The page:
Since most college student are between the ages of 17-25 what’s going on in these colleges is closely related to what’s going on in the U S Army. Most of the sexual assaults involve alcohol, soldiers between ages of 17-25, most victims know their attacker, most attack happen in dorms, both have fraternities or all male groups. Also as you pointed out what many colleges consider sexual assault many states wouldn’t even it give it a second look this is also true for the entire Department of Defense.

    The U S Army has started a new program called the Sexual Harassment/Assault Response Program (SHARP), one of the major things this program focus teaching it leaders and soldiers on how to identify potentialoffenders by identifying those behaviors/actions/methods that offends use and display. This program also focus on teach leader and soldiers (both Male and female) on how to identify inappropriate behaviors that may lead to sexual harassment or sexual assault and how to intervene to stop the event/attack from happening.

    Jeff

  2. Peter says:

    I truly do not understand Amherst’s previous responses. The kind of behavior that the male students exhibited would not be tolerated in a workplace, and would draw the harshest criticism in the general public. When there were allegations of sexual harassment in one environment I worked in, the two individuals were separated immediately. Why would any school not implement similar policies? I’m surprised that colleges are truly so benign to concerns of rape or, in the case of James Holmes, mental illness.

    I wish to ask for clarification. You wrote: “College-rape survivors sometimes delay reporting rape, as the Amherst survivor did, until they have concluded that they were in fact raped.” Why is this a difficult determination? How long does it take? I’m concerned about the phrasing because a woman might decide after the fact that the sex was unwilling (or as one friend put it, having “buyer’s remorse”).

    • Peter says:

      Let me clarify my last sentence: it SEEMS that a woman could be consenting to sex, then later deciding she wasn’t really.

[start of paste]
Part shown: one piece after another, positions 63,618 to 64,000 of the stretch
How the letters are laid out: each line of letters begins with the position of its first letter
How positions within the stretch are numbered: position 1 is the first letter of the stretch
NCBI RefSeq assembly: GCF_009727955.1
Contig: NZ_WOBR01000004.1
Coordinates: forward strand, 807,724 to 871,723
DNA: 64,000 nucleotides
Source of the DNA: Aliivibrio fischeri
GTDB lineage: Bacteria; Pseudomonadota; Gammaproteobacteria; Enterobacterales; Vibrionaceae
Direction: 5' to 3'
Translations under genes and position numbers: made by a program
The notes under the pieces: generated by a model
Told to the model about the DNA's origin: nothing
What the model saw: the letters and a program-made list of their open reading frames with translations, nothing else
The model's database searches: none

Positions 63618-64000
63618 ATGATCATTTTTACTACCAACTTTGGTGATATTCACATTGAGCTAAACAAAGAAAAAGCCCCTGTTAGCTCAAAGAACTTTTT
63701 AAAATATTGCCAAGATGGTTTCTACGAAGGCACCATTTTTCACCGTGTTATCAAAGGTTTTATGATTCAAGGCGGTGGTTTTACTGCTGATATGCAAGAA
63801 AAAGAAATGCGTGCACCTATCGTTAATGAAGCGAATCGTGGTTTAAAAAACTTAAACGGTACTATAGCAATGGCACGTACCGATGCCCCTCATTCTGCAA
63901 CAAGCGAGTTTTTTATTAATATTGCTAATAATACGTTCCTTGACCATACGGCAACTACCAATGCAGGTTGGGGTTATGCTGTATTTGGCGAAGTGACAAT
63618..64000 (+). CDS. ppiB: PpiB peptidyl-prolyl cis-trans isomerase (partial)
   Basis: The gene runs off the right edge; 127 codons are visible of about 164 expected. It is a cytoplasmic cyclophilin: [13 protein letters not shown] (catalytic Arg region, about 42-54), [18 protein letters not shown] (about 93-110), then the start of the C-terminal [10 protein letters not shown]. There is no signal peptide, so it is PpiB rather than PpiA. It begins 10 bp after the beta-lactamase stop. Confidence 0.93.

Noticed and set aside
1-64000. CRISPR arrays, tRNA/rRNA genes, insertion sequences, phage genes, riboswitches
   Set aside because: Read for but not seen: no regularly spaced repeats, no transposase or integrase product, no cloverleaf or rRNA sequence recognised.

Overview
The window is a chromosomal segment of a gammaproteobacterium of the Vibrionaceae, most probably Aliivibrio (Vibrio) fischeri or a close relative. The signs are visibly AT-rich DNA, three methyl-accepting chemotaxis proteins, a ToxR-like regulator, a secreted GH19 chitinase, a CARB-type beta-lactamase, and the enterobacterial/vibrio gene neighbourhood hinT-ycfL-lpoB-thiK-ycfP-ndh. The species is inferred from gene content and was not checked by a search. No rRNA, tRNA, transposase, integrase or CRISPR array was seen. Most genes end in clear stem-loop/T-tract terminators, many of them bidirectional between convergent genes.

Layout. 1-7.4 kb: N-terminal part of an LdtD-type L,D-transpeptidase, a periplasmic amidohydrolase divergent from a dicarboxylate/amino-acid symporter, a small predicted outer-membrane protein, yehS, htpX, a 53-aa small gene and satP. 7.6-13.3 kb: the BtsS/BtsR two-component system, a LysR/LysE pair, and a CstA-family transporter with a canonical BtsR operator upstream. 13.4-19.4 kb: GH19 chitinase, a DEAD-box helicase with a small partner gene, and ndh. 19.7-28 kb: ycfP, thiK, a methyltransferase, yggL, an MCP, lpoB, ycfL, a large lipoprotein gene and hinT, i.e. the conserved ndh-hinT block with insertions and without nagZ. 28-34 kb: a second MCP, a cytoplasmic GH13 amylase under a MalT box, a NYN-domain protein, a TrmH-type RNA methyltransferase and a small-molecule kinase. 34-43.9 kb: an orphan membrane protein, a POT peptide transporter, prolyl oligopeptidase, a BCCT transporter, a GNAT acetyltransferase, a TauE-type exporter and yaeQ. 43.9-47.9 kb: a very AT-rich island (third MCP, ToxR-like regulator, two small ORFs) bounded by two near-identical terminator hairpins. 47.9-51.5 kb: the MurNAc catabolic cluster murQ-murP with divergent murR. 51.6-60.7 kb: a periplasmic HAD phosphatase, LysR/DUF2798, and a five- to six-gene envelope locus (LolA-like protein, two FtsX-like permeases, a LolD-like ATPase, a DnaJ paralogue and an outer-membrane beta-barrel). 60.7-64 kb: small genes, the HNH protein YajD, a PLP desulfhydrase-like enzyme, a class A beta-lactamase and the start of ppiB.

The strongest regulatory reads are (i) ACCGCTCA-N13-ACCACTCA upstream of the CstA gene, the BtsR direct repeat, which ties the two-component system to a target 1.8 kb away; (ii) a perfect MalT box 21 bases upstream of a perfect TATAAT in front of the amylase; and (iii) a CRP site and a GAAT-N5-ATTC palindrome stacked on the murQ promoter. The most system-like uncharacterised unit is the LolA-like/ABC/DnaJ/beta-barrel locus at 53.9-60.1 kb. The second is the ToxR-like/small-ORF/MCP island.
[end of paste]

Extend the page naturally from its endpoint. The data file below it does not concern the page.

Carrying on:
• Jef says:

        Peter,
        When the victim knows the offender many of them go through a self blaming phase. There was a study not to long ago by Boston’s Brigham & Women’s Hospital (I believe) They studied 1000 Sexual Assault victims and recorded how long it took them to report the assault. They found that those victims that didn’t know their attacker (stranger type assaults) reported the sexual assault within 24 hrs of the incident. For those that knew their attacker (non Stranger type of assaults) many of them took up to 2 weeks to report the assault. This was due to the self blaming phase.

  3. Jef says:

    As for consenting, since most sexual assaults in a college setting involve alcohol. You must ask yourself if someone is drunk or under the influence of drugs, passed out or sleeping, is it possible give consent?

    • Peter says:

      I’m not familiar with the self-blaming phase, so I’ll do more research on that. That’s very enlightening, though also troubling since rapes are typically expected to be reported in 24 hours by those who aren’t familiar with them.

      I KNOW it’s impossible to give consent if a person is drunk/mentally incapacitated/etc. I needed additional clarity, which you provided. So thank you!

  4. Jef says:

    Peter
    Self Blaming- isn’t really a phase it’s more of a Pysychological Effect. I refer to it as a phase because in my expeirences about 8 out 10 victims go through it. You can tie this effect directly to how society looks at and deals with sexual assault. They’re a lot of people out there that because of their up bringing, culture, socialization want to hold the victim of sexual assault entirely or partially responsible. I also found that the closer the relation between victim and offender the victim blaming is more severe. this is because of the violation of trust,respect, love, family…